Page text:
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£50m in pension funds for BHS workers in Northern Ireland at risk, claims

By Joanne Sweeney

Up to £50m in pension funds for around 300 BHS employees in Northern Ireland is under threat after the retail chain went into administration, it has been claimed.

Workers in the four BHS stores in Northern Ireland not only face losing their jobs but also up to 10% of pension pots they have paid into for years.

While efforts are being made to find a new buyer for the beleaguered chain, its £571m pension liability is likely to be taken over by the government's Pension Protection Fund (PPF) so that the employees' contributions are protected.

Pension specialist Conall Reilly from wealth management company Johnston Campbell estimates that between £40-£50m of BHS's £571m UK-wide pension liability could be owed to its Northern Ireland employees, who represent 2.5% of the total workforce.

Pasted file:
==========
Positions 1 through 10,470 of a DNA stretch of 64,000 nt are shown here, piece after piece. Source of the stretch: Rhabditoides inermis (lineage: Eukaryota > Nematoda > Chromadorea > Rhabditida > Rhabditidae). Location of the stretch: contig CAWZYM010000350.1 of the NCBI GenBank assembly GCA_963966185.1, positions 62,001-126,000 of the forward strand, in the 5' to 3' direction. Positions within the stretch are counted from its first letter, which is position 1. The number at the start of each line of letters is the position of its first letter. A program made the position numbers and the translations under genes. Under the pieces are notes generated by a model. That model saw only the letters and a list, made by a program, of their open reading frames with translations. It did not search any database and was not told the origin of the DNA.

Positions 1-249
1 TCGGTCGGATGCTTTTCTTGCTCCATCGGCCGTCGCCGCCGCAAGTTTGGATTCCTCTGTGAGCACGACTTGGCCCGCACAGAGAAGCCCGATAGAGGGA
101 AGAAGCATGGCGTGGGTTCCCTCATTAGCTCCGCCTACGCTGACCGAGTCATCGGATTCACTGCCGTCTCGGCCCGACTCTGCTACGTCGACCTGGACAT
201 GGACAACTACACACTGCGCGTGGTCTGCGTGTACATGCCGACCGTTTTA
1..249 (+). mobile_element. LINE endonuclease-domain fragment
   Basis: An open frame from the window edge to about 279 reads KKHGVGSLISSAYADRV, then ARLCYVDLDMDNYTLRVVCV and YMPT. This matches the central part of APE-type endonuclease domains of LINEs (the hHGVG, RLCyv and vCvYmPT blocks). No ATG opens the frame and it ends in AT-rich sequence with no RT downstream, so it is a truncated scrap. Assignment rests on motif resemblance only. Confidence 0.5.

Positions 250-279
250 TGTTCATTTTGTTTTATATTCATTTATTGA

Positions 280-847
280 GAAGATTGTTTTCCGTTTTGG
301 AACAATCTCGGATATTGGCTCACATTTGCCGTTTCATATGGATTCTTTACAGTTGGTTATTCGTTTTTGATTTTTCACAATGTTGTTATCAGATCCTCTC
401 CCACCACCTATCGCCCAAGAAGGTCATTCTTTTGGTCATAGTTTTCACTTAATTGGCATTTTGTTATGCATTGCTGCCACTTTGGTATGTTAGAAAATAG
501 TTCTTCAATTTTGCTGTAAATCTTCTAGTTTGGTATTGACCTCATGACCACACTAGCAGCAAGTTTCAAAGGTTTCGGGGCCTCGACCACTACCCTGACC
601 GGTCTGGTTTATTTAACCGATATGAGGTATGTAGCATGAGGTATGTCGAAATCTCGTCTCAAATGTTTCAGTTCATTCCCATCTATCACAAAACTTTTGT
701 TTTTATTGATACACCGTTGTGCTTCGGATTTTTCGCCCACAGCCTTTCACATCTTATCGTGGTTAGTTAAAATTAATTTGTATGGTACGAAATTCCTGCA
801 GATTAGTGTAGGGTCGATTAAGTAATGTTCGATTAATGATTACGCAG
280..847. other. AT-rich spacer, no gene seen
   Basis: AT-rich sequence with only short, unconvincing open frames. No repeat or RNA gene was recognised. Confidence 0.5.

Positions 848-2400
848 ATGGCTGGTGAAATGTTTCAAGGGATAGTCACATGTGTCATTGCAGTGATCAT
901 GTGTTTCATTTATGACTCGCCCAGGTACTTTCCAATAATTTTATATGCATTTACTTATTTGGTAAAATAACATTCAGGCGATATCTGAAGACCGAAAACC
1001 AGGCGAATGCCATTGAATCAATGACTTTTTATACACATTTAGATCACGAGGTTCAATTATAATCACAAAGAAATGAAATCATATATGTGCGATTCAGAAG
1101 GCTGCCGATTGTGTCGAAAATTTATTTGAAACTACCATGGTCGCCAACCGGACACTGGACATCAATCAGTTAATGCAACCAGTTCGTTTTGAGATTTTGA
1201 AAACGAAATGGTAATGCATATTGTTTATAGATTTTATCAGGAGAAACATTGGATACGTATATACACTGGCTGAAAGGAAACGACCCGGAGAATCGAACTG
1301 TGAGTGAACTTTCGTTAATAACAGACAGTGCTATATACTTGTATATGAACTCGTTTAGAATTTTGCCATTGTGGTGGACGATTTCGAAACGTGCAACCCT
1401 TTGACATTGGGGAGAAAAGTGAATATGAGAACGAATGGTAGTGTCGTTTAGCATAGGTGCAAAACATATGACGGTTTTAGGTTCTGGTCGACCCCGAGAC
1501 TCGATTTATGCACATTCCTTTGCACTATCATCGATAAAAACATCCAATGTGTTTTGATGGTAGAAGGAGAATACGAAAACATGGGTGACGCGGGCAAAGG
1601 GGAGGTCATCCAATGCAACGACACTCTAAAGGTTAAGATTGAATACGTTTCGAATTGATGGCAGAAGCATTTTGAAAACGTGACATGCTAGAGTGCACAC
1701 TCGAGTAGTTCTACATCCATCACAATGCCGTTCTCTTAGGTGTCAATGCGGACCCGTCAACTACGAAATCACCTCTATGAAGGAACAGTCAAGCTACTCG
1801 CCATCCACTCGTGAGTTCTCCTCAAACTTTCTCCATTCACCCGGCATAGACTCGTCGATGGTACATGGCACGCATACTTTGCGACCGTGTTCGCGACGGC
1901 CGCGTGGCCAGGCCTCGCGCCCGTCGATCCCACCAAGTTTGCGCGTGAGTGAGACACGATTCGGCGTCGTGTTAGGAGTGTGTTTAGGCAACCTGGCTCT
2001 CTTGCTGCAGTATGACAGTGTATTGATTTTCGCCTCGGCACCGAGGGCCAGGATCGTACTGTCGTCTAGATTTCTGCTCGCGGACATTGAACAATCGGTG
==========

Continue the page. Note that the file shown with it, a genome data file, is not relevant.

Mr Reilly added: "If the existing staff are retained by a new owner, their future pension provision will be on defined contribution basis (money purchase). This is the same as the current BHS scheme for the majority of the staff.

"The level of contribution from the new employer may not be as high (i.e. percentage of earnings) as the existing contribution from BHS, so there could still be a future loss to these staff."

Former BHS owner Sir Philip Green is to be called to appear before MPs to face questions over the collapse of the retailer.

The billionaire will be invited to give evidence before a cross-party committee of MPs carrying out an investigation into the retailer's administration, its pension liabilities and the impact it will have on the Pension Protection Fund.

A spokeswoman for the Prime Minister said: "It is a worrying time for BHS staff and their families. We have now got the Pensions Protection Fund carrying out an assessment."

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